Once upon a time, Apple was famous for saying “no” to harebrained or even some legitimate product ideas. That was an essential strategy for Apple to emerge from its troubles in the 1990s. Now, however, a much larger company is increasing its surface area to the customer. That, combined with Apple’s organizational structure, is creating some problems we’re seeing today.


I want to explore some notions that have been on my mind lately. It all started when I read Ben Thompson’s brilliant essay “Apple’s Organizational Crossroads,” back in April.

Author Thompson explains how Apple’s unitary organizational form for its business organization works. (Stay with me here for a minute.)

Briefly, there is no VP of iPhone, VP of Macintosh, VP of Apple Watch, etc. Instead, the structure is organized around expertise and business functions such as marketing, engineering, finance, etc. Apple’s organization looks like this.


Apple's org structure

Image credit: Ben Thompson

Author Thompson goes on to explain how this structure is well suited to specific products, but not so well suited to services. And there we left it in April.

The Big Three Apple Stressors

What triggered my renewed reflection was the result of thinking about that chart in light of:

  1. Apple’s many modern endeavors.
  2. The focus on design.
  3. The customer reaction to any one endeavor. Is Apple still cool?

Apple’s Surface Area

Apple is engaging in many traditional and new products and services. Mac, iPad, iPhone, Apple Watch, Apple TV, music, movie and TV sales and streaming, TV subscription service (aborted), reality TV, home automation, retail store watering holes, fitness and health, augmented reality (AR), social media, artificial intelligence and (probably) an autonomous electric car. Not to mention the marketplaces of China and India.

I call this Apple’s increased Surface Area. Think of it like colored dots painted on a balloon. As the business grows and the dots expand with the stretched plastic, Apple’s surface area expands in the customer space.

One of the byproducts of this increased surface area is that Apple is competing with many more companies than it did in the past. That’s good in one respect. Apple and the Mac are no longer Microsoft’s whipping boy. Apple no longer has to climb an uphill battle in the enterprise.

On the other hand, it’s bad in the sense that whenever Apple becomes conscious of a serious competitive threat in one of those areas, it’s a frenzied all hands on deck to meet the challenge. Going back to Apple organizational structure chart above, that means that no one product manager has the power to meet the new challenge.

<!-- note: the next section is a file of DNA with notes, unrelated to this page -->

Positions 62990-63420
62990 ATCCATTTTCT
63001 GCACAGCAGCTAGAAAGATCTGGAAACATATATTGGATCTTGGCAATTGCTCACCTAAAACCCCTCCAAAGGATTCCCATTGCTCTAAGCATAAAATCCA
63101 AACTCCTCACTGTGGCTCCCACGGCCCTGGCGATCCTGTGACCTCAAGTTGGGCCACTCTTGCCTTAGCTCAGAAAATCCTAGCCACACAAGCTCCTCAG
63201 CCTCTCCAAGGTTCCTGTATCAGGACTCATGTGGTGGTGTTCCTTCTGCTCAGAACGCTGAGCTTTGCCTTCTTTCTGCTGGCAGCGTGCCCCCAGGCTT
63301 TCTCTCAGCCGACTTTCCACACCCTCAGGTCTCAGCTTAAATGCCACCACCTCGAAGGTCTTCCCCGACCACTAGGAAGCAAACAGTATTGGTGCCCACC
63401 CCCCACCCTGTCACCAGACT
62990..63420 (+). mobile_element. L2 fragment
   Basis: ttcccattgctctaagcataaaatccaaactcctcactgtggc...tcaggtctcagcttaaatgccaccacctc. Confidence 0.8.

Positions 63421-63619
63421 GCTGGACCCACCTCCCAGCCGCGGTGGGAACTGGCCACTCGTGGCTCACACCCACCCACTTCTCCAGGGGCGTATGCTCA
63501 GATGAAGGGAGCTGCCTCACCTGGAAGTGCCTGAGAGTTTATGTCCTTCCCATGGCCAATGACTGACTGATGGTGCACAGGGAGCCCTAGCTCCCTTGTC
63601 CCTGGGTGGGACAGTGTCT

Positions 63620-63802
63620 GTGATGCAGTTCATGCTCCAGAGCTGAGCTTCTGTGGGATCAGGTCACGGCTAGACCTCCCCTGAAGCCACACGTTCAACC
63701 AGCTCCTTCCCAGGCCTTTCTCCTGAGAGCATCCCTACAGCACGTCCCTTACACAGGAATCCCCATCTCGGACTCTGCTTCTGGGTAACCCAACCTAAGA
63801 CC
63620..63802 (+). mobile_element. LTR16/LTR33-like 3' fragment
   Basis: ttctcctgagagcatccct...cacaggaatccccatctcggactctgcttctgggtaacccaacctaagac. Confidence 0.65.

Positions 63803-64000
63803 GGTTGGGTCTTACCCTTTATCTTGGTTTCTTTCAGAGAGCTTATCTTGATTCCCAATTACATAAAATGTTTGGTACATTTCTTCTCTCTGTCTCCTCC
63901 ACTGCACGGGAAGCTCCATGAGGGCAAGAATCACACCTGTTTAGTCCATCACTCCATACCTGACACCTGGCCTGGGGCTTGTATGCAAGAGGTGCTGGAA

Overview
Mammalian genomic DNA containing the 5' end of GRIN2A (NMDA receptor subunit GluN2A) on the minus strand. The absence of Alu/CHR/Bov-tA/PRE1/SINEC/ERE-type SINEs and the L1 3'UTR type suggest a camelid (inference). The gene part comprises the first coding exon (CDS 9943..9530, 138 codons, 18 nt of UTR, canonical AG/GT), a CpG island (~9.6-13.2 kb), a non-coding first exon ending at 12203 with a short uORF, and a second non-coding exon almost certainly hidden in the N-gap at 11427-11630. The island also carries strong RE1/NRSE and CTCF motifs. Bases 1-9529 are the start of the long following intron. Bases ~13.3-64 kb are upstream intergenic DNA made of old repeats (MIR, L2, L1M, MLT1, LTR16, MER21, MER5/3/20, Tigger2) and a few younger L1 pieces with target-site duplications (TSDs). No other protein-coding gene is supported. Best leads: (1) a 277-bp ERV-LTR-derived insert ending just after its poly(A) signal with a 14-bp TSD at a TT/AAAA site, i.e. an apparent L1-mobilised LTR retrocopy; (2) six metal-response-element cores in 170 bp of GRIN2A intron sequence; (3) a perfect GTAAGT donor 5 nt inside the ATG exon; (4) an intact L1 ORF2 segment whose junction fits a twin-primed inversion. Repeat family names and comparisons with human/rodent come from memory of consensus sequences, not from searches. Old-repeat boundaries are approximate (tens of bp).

When other companies have met this problem, they have spun out whole divisions to meet the threat. IBM did this way back in 1980 when it looked like the Apple II was going to own the entire PC market. IBM put a stop to that.

I’m not saying that Apple’s organizational structure is not performing. But as author Thompson points out, that structure has some problems with services. And I’m proposing that it also has trouble meeting a vast array of competitive threats on an ever increasing customer surface area.

Case in point, Apple’s Bob Mansfield, by all accounts a brilliant engineer, has been pulled onto the Titan car project. Whatever Mr. Mansfield was working on before, that group no longer has his attention and skills.

Next page:  The bad part of obsession with design and being cool.

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Lee Dronick

You will have more passion than you can handle when the Apple Car leaves the competition in the dust.


Where is the passion? Where is the innovation? Where is the “scuttlebutt leak” that keeps the fires burning? Where is the product after the iPod/Phone a ‘century’ ago? PR much? Wut brung you here to enjoy your friggin’ phones? My Macintosh did – where’s the love?
talk is blah blah blah – you can’t even “blah” a coherent car/autonomous/VR/AR/WOT thing…..just Ooof. Next watch will match new ‘X’ brand – who the F cares…


While the points made have merit; Apple is not GE, Samsung, Sony or even Microsoft, Google etc.. Where would the iPod VP be today? The same goes for the many other products that have been axed. All these VPs would have squeezed Apple of every research and development dollar they could get to keep their respective pets alive. The personal computer of the future is not going to be the Macintosh. If there was a VP in charge of the Mac today, he would be fighting for what you want now – keep the Mac development going. That would come… Read more »


Very true. MS was badly harmed by the warring VPs that Balmer encouraged. This gave Apple a decade to establish itself as a leader. If you look at this org chart for Apple https://managementofapple.wordpress.com/role-of-managers/ Look under Bob Mansfield, Sr VP, Hardware engineering. There are four units that answer to him. iPad, iPhone/iPod Engineering, iPhone/iPod Design, and Architecture. There is LITERALLY no one at this level paying any attention to the Mac. There is one person under Philip Schiller responsible for Mac Marketing but nobody at this level for design or engineering. It;’s things like this that make me so nervous… Read more »


Dead on as usual. If you look at The Functional Organization chart above I can see a tendancy for each VP to focus on the top layer, A, and B products and overlook the ones below. I suspect the Macintosh, my particular area of concern is about level F. It’s below iPhone, AppleWatch, iPad, Services, and New Products like Cars. It’s not surprising to me they’ve been left to languish. There’s a truism in business, or any organization: If no one is made responsible, then nobody is responsible. If there is no VP for Macintosh and Macintosh is at the… Read more »